As startups go, Airtime probably wouldn’t be getting all that much attention if it wasn’t for its two founders, Sean Parker and Shawn Fanning.
At its core, Airtime is a video chat service, with a nice touch — it uses Facebook’s API to connect users, which means you’re more likely to chat with someone you know than some random person. Of course, as Chatroulette proved, random strangers on the Internet, while creepy, can help a service scale. So its not a forgone conclusion that people and their Facebook friends will flock to Airtime. Nor is it necessarily written in stone that Airtime will pull video chat into the mainstream — a topic The Washington Post speculated on when the service launched this week.
But over at CNET, there were doubts about the appeal of video chat:
Chatroulette wasn’t the first or last video chat play. There have been lots of them, and none has caught on for any length of time. Cool technology or not, the demand for this kind of service has yet to emerge.
That’s fair. But it’s also fair to say that their wasn’t much of a demand for smartphones before Apple changed everything with the iPhone. Cool services have a way of creating demand.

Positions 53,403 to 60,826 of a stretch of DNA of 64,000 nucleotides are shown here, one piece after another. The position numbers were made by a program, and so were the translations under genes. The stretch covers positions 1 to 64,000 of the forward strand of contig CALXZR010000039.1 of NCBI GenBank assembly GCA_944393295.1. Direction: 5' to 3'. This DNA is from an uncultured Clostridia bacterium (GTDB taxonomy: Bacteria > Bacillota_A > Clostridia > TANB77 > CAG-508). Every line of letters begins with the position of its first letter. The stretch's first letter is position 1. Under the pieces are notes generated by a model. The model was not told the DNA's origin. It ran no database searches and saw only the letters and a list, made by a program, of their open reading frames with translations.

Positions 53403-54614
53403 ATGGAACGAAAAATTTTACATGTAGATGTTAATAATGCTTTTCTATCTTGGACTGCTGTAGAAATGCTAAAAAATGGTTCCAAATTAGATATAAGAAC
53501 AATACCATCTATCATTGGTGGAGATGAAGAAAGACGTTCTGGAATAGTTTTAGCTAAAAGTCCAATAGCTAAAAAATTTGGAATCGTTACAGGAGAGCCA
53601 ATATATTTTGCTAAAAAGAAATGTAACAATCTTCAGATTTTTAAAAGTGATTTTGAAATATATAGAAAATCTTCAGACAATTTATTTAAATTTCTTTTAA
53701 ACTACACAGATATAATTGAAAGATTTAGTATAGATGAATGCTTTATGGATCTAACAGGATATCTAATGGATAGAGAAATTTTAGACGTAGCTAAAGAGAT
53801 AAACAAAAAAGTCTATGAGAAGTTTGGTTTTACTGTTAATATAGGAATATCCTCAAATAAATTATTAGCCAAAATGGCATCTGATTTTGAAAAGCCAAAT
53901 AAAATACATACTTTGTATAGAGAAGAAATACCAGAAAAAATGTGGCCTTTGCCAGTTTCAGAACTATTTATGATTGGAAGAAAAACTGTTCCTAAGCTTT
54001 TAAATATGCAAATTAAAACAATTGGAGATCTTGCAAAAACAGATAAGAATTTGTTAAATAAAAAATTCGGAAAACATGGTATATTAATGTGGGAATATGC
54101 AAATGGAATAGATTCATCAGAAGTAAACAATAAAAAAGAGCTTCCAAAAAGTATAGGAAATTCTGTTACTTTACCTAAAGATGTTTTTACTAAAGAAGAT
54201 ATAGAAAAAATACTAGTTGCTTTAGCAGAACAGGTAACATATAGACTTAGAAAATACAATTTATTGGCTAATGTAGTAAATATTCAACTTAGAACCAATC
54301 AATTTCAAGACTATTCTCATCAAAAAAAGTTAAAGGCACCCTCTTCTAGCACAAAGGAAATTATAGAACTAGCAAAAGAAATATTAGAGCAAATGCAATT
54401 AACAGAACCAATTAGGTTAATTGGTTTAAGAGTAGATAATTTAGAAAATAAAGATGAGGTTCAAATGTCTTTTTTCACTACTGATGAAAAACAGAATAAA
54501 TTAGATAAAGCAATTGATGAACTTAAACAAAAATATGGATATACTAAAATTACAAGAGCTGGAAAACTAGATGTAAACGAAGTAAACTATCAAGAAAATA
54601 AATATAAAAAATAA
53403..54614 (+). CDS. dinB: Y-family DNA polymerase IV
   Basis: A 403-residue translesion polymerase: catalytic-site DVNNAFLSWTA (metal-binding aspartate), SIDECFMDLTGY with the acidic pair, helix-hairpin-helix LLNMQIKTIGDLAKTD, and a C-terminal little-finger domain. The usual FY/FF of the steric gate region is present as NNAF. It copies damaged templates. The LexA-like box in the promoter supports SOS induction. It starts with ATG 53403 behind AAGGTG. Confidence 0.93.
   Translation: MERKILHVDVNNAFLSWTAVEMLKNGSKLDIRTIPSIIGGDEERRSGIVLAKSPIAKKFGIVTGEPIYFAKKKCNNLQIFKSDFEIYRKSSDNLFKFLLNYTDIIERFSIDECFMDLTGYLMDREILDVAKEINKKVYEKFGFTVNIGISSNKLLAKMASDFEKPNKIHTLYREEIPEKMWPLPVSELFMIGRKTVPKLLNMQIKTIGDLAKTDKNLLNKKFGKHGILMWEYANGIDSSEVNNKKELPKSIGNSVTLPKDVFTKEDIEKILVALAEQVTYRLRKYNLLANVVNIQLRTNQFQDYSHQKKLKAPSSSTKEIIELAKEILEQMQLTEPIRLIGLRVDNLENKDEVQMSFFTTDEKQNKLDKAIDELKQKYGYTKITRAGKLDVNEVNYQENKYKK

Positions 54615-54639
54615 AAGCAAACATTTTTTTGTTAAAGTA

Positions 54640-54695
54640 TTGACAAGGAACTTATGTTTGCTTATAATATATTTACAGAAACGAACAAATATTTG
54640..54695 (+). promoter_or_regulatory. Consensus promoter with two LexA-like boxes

But what’s most interesting about Airtime isn’t something the startup is putting front and center. For me, the most intriguing aspect of Airtime is that it reportedly integrates quite well with YouTube — the idea being that you can share a video with a friend and watch it together. Of course, there are currently a lot of tools that allow you to set something like that up, but if Airtime can make shared YouTube viewing a seamless experience that could be huge.
Believe it or not, watching YouTube with friends is becoming a popular activity. In social settings, I often hear people say, did you see that YouTube video where…?
On many occasions, I’ve found myself huddled next to my friends around a laptop watching a “hilarious” YouTube video. Less common, are social functions where a friend has the tech savvy and the tools to put that video on their television, but that’s rapidly changing.
The point is that watching YouTube videos together is becoming a part of what we do. And if Airtime can capitalize on that, then it certainly has something good. Of course, having something good and monetizing it are two different things. But down the road, it’s not inconceivable to think that YouTube, Hulu, or some other video platform wouldn’t want to buy Airtime. But that’s way in the future… like 18 months in the future.